IBM officials got together with local, provincial, and federal politicians in Barrie, Ont. to open Big Blue’s new Leadership Data Centre there – the 17th IBM-run data centre in Canada, and the first in its series of Leadership Data Centres in Canada.
The facility offers 100,000 square feet of raised floor in four 25,000 modules. Currrently, only the first is active, giving IBM room to grow for the foreseeable future. It’s a $90 miliion investment, on the heels of $75 million investment in Canadian data centres in 2011.
Barrie was chosen, IBM said, for a variety reasons – power supply, water supply, and its close-enough-but-not-too-close location to IBM’s other major Ontario data centre near its Markham, Ont. headquarters. “Barrie is 60 km as the crow flies from IBM’s existing data centres in Markham,” the company’s Fact Sheet notes – close enough for a very high-speed, low-latency network connection for redundancy purposes, but far enough that it’s unlikely to get zapped by the same natural disaster.
IBM Canada president John Lutz said “leadership” is used in the name for a purpose – to qualify as a leadership data centre in Big Blue’s parlance, a data centre has to “build on our decades of data centre management experience,” as well as including the latest and greatest in green and space management technologies.
“This site is integral to the evolution of our data centre strategy in Canada and around the world, Lutz said.
The company has two other North American leadership data centres – in North Carolina and Colorado – but Barrie is its first “from-scratch” Leadership Data Centre on the continent. The two American facilities are older locations that have been retrofitted to reach the Leadership category.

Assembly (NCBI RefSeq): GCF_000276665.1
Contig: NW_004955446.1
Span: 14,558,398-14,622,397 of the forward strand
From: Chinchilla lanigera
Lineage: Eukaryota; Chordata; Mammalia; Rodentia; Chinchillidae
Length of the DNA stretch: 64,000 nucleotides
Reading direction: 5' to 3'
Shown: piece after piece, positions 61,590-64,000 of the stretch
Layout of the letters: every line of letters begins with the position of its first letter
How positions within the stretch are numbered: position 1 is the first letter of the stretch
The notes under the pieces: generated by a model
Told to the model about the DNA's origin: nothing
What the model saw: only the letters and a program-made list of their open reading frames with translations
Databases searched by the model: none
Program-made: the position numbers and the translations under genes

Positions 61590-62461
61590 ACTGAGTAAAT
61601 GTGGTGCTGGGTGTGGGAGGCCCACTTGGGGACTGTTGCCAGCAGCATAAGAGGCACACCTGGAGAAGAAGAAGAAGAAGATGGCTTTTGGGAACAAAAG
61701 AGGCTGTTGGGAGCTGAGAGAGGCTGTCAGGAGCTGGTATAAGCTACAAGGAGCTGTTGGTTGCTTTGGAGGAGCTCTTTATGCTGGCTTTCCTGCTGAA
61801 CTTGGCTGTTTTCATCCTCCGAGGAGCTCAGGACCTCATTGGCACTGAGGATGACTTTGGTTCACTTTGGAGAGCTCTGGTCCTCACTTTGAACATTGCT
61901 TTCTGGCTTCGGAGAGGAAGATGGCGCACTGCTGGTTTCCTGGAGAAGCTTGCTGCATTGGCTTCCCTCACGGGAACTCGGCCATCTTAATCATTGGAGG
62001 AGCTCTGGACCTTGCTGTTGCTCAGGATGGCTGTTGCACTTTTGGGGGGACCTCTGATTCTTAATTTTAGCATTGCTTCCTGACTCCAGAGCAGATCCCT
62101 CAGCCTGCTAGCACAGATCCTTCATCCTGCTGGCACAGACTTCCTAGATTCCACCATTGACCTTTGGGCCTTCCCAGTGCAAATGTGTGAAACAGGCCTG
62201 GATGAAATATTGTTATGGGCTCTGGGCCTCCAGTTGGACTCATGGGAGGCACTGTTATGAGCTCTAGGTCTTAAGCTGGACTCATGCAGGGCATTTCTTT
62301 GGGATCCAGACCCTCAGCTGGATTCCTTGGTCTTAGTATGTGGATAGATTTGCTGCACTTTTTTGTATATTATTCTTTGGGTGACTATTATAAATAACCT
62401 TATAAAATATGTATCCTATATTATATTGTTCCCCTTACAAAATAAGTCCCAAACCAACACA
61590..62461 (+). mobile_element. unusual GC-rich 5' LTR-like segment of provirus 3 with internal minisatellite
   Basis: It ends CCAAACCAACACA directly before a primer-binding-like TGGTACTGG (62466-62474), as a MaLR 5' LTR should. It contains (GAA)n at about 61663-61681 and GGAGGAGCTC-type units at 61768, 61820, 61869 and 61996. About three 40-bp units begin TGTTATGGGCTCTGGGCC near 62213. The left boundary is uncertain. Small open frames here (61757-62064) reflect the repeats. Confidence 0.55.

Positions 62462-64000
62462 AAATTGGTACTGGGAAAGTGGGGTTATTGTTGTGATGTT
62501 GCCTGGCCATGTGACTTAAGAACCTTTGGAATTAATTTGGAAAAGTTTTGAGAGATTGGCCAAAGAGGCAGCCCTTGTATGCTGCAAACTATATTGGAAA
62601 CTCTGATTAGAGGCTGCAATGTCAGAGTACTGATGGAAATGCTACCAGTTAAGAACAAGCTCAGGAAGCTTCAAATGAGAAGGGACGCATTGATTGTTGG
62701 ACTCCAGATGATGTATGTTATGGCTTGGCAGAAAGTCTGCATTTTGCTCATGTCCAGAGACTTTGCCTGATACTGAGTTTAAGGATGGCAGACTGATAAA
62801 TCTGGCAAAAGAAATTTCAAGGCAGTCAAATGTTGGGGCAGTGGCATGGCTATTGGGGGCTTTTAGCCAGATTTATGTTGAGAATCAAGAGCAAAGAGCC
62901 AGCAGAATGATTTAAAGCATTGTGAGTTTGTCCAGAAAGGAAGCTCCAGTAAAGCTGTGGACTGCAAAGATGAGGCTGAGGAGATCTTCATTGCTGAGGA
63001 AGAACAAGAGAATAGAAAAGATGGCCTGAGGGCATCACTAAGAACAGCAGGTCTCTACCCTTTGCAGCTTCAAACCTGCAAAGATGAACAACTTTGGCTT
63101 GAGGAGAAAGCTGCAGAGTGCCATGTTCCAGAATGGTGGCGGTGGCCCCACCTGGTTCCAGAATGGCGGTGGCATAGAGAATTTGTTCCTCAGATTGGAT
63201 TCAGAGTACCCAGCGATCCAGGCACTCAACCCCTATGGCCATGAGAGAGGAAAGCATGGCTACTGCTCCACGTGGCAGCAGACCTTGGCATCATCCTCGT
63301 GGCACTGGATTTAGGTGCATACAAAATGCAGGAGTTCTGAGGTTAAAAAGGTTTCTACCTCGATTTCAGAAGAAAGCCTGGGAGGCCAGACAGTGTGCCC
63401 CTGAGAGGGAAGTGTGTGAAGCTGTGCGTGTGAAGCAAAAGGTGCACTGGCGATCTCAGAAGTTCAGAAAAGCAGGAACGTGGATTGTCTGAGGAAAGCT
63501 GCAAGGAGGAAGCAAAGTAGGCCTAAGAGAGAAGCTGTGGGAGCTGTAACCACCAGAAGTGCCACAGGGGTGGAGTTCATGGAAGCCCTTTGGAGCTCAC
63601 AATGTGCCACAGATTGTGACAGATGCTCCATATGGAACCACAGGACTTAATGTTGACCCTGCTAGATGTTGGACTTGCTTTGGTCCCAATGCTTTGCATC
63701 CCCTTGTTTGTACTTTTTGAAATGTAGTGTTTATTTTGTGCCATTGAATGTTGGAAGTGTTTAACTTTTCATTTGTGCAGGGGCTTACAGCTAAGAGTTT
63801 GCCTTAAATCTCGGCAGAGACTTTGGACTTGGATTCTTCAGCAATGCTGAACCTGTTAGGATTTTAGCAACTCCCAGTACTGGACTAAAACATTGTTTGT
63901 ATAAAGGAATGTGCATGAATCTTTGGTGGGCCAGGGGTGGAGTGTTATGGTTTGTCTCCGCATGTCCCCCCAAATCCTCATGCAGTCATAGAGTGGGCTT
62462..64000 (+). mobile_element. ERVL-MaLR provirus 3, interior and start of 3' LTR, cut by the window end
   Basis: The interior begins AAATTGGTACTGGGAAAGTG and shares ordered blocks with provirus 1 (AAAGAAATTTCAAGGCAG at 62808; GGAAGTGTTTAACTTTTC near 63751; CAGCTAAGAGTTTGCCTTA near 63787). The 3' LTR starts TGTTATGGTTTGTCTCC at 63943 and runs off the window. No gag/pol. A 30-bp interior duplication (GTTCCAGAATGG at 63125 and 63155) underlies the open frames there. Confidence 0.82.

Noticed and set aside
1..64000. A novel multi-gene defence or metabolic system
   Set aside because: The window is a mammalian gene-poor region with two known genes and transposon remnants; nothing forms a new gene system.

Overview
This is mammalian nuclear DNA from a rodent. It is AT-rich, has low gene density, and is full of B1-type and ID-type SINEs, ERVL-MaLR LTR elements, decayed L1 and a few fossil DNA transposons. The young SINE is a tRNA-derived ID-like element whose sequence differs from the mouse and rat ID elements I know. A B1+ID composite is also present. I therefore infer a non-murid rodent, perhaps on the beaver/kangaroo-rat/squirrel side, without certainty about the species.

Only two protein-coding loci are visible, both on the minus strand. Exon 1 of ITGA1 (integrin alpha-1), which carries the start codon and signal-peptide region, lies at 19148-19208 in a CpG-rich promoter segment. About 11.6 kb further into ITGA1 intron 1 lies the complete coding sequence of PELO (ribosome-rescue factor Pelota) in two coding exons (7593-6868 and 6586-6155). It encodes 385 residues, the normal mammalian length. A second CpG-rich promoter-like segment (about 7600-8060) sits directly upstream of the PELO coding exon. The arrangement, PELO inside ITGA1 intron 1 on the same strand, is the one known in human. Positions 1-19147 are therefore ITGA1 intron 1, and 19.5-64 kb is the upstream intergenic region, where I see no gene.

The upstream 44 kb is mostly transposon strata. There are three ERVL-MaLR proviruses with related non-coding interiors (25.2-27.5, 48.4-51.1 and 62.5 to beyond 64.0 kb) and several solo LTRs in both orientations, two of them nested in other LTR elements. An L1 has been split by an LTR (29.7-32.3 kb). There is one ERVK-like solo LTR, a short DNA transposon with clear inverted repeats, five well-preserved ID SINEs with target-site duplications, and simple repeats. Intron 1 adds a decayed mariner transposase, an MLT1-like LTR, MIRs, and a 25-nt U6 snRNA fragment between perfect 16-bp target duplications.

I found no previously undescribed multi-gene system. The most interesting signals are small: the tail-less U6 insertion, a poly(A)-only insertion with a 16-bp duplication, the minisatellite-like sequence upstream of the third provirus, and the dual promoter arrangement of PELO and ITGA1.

The company says the new facility uses 60 per cent less energy compared to previous-generation data centres of the same size, mostly because of advances in heat management. Cooling is always the biggest problem for any data centre of any scale, and the Barrie facility combats it by using a system that uses water chilled in outdoor pools to help cool down the hot air coming off the raised floors. By using this “free cooling” solution, IBM Canada estimates it will be able to run without mechanical chillers 220 days of the year, and get another 1110 days of running its chillers at less than full capacity. Only 45 days of the year, it says, will it have to crank all of its chillers on all the way to keep racks on the floor at the optimal temperature.
Lutz told ChannelBuzz.ca that while in the past, such a facility wouldn’t necessarily mean a lot to the company’s community of business partners, that is not the case today. With the race for solution providers to roll their own hosted solutions, and introduce SaaS and cloud offerings, Lutz said he would expect to count quite a few IBM business partners as tenants. The company is also heavily promoting its backup and recovery services from the data centre, and will be turning to the channel to market and resell those services, or to use them to backstop their own backup/recovery offerings. It’s all part of a fundamental change in how IBM and its partners work together, he suggested, particularly as the company seeks to raise its profile amongst managed service providers and other local solution providers.